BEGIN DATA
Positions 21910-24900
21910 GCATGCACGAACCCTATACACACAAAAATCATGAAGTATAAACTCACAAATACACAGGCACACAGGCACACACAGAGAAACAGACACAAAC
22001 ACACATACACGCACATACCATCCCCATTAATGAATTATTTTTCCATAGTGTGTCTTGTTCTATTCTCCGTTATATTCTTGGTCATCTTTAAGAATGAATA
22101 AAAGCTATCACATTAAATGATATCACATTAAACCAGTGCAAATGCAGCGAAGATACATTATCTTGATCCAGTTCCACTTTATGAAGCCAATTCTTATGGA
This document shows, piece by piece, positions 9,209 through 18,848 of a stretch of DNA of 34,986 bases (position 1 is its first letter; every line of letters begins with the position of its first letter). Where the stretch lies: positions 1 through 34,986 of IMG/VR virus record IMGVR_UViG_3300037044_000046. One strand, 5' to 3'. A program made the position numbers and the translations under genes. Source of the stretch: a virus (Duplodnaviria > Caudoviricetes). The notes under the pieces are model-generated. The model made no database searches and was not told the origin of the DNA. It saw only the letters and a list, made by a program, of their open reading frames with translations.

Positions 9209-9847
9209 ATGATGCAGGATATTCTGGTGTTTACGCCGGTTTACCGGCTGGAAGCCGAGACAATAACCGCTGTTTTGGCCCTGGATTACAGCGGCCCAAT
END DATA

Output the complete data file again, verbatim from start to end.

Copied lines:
Positions 21910-24900
21910 GCATGCACGAACCCTATACACACAAAAATCATGAAGTATAAACTCACAAATACACAGGCACACAGGCACACACAGAGAAACAGACACAAAC
22001 ACACATACACGCACATACCATCCCCATTAATGAATTATTTTTCCATAGTGTGTCTTGTTCTATTCTCCGTTATATTCTTGGTCATCTTTAAGAATGAATA
22101 AAAGCTATCACATTAAATGATATCACATTAAACCAGTGCAAATGCAGCGAAGATACATTATCTTGATCCAGTTCCACTTTATGAAGCCAATTCTTATGGA
This document shows, piece by piece, positions 9,209 through 18,848 of a stretch of DNA of 34,986 bases (position 1 is its first letter; every line of letters begins with the position of its first letter). Where the stretch lies: positions 1 through 34,986 of IMG/VR virus record IMGVR_UViG_3300037044_000046. One strand, 5' to 3'. A program made the position numbers and the translations under genes. Source of the stretch: a virus (Duplodnaviria > Caudoviricetes). The notes under the pieces are model-generated. The model made no database searches and was not told the origin of the DNA. It saw only the letters and a list, made by a program, of their open reading frames with translations.

Positions 9209-9847
9209 ATGATGCAGGATATTCTGGTGTTTACGCCGGTTTACCGGCTGGAAGCCGAGACAATAACCGCTGTTTTGGCCCTGGATTACAGCGGCCCAAT